Jan. 1st, 2014


Jan. 1st, 2014 05:51 pm
xenith: (Eucalypt)
I think, for the first week of the year, I shall make it Victoriana Week here. I have some photos, of houses and object, some from Canberra, some older. I have some books to scan things from. I wonder if I can manage two posts a day. Also, I'll have to do one on O'Brien.
xenith: (Eucalypt)
I thought I should write something myself but while I was gathering some link, I decided the introduction to the Wikipedia article says it quite well. So...

William Smith O'Brien was an Irish Nationalist and Member of Parliament (MP) and leader of the Young Ireland movement. He also encouraged the use of the Irish language. He was convicted of sedition for his part in the Young Irelander Rebellion of 1848, but his sentence of death was commuted to deportation to Van Diemen's Land. In 1854, he was released on the condition of exile from Ireland, and he lived in Brussels for two years. In 1856 O'Brien was pardoned and returned to Ireland, but he was never active again in politics.

Or there's the entry in the Australian Dictionary of Biography

Or an obituary in the Sydney Morning Herald in 1864.

Or this biography in the paper describing the National Library of Ireland's William Smith O'Brien collection:

O'Brien became a member of Daniel O'Connell's Catholic Association but disliked O'Connell's threat to the political interests of the local Clare gentry class. He and O'Connell also disagreed over Irish poor law, tithe reform, the repeal of the corn laws, and non-denominational education reform. After O'Connell was imprisoned for sedition in 1843, O'Brien joined the Repeal Association and acted as leader in O'Connell's absence. This brought him into contact with a group of younger men led by Thomas Davis and associated with the Nation newspaper. A dispute arose over Young Ireland's support for Robert Peel's proposal for three non-denominational university colleges. Young Ireland also disliked O'Connell's conciliatory moves towards Lord John Russell's new Whig government. Matters came to a head when in August 1846 Thomas Meagher attacked O'Connell's non-violent approach and O'Brien led a split between Young Ireland and the Repeal Association. The following year O'Brien became leader of Young Ireland's Irish Confederation.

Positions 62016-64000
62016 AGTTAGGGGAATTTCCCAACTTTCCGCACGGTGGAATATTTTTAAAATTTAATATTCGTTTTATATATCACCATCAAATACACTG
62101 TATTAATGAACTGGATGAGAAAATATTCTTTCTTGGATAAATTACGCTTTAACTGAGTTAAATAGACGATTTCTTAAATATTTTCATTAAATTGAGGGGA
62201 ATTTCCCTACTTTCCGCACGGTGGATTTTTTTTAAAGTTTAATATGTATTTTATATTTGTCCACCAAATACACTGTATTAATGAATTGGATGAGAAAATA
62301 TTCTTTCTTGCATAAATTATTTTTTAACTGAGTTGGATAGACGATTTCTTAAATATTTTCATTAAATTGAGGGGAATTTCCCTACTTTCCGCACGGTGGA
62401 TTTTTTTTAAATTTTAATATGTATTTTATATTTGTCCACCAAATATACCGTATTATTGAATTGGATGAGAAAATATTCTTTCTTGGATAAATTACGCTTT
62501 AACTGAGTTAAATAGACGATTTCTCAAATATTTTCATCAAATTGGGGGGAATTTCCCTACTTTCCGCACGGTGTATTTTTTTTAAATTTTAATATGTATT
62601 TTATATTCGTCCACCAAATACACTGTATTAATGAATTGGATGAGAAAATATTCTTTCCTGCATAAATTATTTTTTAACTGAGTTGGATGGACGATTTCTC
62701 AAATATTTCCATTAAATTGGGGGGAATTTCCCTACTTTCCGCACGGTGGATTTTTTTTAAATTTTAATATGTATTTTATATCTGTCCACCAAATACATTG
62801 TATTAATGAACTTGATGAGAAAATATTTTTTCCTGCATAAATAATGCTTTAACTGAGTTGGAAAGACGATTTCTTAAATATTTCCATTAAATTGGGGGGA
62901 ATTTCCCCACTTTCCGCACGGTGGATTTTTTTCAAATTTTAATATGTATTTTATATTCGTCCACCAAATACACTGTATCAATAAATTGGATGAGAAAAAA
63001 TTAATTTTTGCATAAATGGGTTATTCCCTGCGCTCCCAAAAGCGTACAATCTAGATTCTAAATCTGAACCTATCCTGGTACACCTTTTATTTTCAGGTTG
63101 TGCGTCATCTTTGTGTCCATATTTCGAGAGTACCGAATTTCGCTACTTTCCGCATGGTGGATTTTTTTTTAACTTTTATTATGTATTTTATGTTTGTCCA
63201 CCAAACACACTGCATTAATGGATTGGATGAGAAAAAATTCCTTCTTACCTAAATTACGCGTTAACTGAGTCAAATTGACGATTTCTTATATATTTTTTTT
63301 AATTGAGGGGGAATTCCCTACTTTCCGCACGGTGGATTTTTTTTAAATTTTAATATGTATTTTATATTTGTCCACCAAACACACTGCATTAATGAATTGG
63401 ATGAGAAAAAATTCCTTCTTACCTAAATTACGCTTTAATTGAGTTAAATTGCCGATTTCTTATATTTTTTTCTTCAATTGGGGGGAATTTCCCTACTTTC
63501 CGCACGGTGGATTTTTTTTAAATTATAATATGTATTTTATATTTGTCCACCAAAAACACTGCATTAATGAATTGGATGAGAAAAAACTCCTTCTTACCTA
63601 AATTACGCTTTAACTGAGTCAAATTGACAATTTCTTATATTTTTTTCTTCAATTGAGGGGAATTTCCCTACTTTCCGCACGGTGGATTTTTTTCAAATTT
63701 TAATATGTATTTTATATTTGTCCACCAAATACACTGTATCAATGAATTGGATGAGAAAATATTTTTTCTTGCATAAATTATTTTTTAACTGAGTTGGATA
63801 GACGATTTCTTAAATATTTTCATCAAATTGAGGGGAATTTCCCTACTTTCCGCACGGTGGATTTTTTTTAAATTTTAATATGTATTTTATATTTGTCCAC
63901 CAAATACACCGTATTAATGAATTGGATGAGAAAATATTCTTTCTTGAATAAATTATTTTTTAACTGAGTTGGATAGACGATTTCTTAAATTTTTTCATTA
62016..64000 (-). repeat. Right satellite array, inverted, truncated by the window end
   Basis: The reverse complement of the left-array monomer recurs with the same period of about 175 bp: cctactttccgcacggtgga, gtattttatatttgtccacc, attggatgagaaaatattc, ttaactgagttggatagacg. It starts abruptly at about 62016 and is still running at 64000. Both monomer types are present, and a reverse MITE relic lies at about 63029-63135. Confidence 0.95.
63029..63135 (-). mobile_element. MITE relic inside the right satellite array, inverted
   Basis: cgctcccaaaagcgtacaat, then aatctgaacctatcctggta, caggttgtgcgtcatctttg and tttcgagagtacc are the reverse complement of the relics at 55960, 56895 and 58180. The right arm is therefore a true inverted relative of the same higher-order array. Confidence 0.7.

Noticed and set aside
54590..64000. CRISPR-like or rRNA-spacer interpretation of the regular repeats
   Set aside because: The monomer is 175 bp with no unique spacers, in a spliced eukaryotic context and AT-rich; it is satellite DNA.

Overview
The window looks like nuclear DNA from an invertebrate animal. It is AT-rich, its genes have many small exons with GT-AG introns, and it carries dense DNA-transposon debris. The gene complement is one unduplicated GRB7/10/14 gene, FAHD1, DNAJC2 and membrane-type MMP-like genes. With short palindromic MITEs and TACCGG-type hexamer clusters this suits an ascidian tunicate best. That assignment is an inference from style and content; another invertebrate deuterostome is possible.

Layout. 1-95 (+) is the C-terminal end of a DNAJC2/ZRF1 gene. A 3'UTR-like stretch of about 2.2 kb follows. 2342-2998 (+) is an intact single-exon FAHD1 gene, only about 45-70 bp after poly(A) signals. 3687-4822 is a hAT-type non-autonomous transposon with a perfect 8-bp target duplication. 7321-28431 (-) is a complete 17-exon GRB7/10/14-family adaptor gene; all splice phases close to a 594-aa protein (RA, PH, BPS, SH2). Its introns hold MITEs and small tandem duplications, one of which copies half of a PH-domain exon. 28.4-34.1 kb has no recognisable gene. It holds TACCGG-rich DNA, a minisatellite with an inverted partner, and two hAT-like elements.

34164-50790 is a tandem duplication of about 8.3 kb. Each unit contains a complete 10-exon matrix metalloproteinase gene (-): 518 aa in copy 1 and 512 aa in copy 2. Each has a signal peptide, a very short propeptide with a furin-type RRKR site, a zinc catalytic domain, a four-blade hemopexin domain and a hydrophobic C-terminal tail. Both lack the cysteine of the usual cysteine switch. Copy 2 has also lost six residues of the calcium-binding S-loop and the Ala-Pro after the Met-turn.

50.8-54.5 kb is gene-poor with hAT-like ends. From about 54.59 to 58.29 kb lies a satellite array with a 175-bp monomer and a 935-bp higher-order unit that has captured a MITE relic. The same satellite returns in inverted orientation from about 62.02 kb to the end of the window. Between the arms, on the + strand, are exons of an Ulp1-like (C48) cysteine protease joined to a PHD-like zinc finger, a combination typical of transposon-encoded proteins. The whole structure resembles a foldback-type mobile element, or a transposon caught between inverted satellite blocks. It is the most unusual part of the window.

When the government ordered the arrest of several prominent Young Irelanders including Charles Gavan Duffy and suspended habeas corpus O'Brien attempted to initiate a rebellion. Enthusiasm was muted and on 29 July 1848 he and several others besieged Widow McCormack's house, outside Ballingarry in county Tipperary where police had taken her children hostage. O'Brien was arrested on 7 August and in October 1848 he was sentenced to death for high treason. This was later commuted to transportation for life to Van Dieman's Land.


On arrival, he was sent to Maria Island, to the probation station at Darlington, where he was given a cottage to live in. That one there, with the open door and the sign out the front.

Read more... )


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